SHANGHAI, April 22 China's coal imports rose
13.3 percent in March from the month before, customs data showed
on Monday, rebounding from two consecutive months of decline as
cheaper overseas prices encouraged end-users to step up orders.
China is the world's biggest coal consumer and importer.
March imports, excluding lignite, were 20.52 million tonnes,
compared with 18.12 million in February. Still, shipments are
down nearly nearly a third from a record 29 million tonnes in
Total imports in the first quarter rose 27.3 percent from a
year ago to 63.8 million tonnes, as a regional supply glut made
imported coal cheaper and encouraged utilities to turn to
Indonesia reclaimed the spot as China's top supplier,
selling 6.0 million tonnes in March, a year-on-year rise of
nearly 19 percent and up from 5.14 million tonnes in February.
The surge in Indonesian supplies was led by China's
increased appetite for low-sulphur sub-bituminous coal, often
used for blending purposes, traders said.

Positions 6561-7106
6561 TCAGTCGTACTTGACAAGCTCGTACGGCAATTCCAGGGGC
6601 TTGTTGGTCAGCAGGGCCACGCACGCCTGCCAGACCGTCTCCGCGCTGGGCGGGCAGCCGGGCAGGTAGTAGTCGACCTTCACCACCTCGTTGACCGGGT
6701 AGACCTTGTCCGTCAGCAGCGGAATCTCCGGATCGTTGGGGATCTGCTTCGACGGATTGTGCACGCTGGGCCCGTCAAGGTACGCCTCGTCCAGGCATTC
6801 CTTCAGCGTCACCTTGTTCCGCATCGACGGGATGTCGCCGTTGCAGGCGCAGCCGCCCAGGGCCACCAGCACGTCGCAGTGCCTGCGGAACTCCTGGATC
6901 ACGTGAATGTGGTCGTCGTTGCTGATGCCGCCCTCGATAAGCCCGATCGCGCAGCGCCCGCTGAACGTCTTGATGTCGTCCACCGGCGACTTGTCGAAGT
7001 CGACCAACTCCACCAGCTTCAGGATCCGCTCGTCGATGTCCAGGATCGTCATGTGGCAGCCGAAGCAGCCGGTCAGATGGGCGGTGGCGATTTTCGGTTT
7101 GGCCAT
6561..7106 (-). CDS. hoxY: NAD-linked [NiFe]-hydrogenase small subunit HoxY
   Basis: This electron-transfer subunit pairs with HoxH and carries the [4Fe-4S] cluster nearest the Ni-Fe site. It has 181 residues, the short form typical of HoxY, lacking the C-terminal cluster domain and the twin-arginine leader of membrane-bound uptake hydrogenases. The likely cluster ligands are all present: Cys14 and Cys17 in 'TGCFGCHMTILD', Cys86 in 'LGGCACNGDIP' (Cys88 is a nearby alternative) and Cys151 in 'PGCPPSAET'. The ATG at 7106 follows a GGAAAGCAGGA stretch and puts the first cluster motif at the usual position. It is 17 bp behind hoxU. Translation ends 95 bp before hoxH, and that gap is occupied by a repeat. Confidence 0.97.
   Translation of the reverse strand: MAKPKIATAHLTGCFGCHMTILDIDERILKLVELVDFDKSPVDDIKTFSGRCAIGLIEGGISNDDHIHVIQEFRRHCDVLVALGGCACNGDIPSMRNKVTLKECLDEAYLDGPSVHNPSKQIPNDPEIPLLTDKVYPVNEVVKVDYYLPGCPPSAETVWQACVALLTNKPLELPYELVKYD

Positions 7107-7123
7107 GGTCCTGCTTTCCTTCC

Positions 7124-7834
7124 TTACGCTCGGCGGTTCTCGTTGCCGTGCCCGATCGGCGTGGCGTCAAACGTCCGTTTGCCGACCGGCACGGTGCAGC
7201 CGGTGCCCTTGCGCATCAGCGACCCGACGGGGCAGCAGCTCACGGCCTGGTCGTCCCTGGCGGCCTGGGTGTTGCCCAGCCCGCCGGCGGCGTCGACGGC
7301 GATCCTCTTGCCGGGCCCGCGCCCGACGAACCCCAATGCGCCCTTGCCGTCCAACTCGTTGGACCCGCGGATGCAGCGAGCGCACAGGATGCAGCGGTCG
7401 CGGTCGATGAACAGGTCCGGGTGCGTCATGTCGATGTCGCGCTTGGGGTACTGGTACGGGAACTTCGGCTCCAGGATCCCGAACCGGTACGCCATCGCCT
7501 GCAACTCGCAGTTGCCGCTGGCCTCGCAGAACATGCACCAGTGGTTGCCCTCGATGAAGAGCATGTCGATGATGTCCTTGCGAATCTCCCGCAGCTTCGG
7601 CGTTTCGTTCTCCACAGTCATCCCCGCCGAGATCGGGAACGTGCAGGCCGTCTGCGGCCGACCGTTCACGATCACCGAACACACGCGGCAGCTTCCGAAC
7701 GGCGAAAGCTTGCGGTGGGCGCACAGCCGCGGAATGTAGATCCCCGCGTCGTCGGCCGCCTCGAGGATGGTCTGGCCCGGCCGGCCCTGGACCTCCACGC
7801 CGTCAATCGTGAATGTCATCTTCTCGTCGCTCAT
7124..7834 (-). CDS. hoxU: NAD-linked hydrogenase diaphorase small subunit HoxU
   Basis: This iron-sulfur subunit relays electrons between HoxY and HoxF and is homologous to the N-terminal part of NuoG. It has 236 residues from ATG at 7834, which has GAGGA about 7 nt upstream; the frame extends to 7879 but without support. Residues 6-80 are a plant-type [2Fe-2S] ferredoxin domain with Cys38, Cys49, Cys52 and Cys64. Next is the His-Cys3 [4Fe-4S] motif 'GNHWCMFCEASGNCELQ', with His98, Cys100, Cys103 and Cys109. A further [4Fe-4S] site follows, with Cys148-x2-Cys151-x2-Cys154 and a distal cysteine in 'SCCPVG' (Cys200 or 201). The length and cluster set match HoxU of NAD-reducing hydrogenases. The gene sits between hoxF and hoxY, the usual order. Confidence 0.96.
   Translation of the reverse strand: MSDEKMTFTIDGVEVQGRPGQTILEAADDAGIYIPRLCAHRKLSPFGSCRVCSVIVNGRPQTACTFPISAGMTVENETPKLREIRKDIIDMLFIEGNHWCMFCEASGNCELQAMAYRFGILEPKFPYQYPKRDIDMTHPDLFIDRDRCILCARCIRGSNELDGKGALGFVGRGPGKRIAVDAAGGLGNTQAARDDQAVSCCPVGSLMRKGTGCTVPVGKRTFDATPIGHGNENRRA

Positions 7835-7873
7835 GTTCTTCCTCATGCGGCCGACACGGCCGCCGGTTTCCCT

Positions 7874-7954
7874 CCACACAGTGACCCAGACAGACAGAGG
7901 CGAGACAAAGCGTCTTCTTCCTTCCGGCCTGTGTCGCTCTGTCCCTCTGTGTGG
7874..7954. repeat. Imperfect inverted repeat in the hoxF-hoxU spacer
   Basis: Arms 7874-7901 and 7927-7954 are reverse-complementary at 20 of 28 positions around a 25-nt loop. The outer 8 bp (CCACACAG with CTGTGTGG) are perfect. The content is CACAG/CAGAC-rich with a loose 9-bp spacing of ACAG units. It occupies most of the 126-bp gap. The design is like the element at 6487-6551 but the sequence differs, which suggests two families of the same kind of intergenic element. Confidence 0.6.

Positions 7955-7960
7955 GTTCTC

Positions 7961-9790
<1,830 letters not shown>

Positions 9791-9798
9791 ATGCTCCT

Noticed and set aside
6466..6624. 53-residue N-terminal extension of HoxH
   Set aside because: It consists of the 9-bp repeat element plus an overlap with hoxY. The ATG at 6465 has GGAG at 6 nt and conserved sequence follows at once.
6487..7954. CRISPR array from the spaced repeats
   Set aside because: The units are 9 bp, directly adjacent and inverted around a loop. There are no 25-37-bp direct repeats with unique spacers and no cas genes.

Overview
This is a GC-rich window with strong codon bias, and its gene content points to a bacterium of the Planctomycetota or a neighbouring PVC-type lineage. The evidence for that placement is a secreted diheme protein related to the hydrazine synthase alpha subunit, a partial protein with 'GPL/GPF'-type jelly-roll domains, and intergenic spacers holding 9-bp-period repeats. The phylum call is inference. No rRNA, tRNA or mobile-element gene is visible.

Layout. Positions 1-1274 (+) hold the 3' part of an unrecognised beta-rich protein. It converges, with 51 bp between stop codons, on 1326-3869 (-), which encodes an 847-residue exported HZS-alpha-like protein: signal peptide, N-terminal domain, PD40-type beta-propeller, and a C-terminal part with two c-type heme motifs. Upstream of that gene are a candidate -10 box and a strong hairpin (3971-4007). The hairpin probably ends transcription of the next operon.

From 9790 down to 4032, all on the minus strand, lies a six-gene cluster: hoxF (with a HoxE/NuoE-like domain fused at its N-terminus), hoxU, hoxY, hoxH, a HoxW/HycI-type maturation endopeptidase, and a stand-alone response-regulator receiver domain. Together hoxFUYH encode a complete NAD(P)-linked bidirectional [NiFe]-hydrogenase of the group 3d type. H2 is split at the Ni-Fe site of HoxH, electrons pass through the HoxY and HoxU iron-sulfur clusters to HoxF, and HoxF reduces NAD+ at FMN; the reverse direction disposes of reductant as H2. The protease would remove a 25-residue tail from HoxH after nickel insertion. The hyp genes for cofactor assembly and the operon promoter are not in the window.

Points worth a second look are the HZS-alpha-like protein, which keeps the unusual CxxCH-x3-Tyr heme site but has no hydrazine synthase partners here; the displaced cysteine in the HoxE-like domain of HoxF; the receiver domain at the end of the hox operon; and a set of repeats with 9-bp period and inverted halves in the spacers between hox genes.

Imports from Australia were up 55.7 percent from year ago at
5.65 million tonnes in March.
Despite the rebound in March arrivals, Chinese demand for
thermal coal imports has stalled in recent weeks and shipments
are set to fall this quarter, producers and traders say,
removing the main prop of the Asian market and threatening to
cut already weak benchmark Australian coal prices.
A sustained fall in domestic coal prices means that the
landed price of imports last week became more expensive than
local supplies, reversing a discount of 10-20 yuan a tonne that
had lasted for most of February-March, traders said.
Imports of coking coal, used in steelmaking, were up 11.9
percent year-on-year in March at 4.64 million tonnes, bringing
total imports in the first quarter to 17.2 million tonnes.
Chinese coal prices for immediate delivery slipped 1 yuan
to 615 yuan ($99.46) a tonne last week, according to the
benchmark Bohai-Bay Rim index. Coal at the Australian port of
Newcastle, a benchmark grade for Asia, stood at
$86.64 a tonne on Friday.
(Reporting by Fayen Wong; Editing by Joseph Radford)